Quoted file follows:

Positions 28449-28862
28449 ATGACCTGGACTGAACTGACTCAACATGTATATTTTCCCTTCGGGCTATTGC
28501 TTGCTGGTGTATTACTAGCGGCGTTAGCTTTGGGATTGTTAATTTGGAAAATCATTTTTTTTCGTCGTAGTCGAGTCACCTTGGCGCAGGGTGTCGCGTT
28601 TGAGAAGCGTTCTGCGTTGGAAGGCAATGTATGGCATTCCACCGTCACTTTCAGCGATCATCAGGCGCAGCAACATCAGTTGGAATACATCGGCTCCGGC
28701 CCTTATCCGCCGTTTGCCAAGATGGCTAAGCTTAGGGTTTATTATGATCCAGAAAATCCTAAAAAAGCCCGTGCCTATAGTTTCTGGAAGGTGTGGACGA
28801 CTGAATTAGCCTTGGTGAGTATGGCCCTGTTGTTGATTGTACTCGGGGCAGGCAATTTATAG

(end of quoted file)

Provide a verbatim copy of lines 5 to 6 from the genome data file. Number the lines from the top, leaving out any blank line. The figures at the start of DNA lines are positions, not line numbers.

28701 CCTTATCCGCCGTTTGCCAAGATGGCTAAGCTTAGGGTTTATTATGATCCAGAAAATCCTAAAAAAGCCCGTGCCTATAGTTTCTGGAAGGTGTGGACGA
28801 CTGAATTAGCCTTGGTGAGTATGGCCCTGTTGTTGATTGTACTCGGGGCAGGCAATTTATAG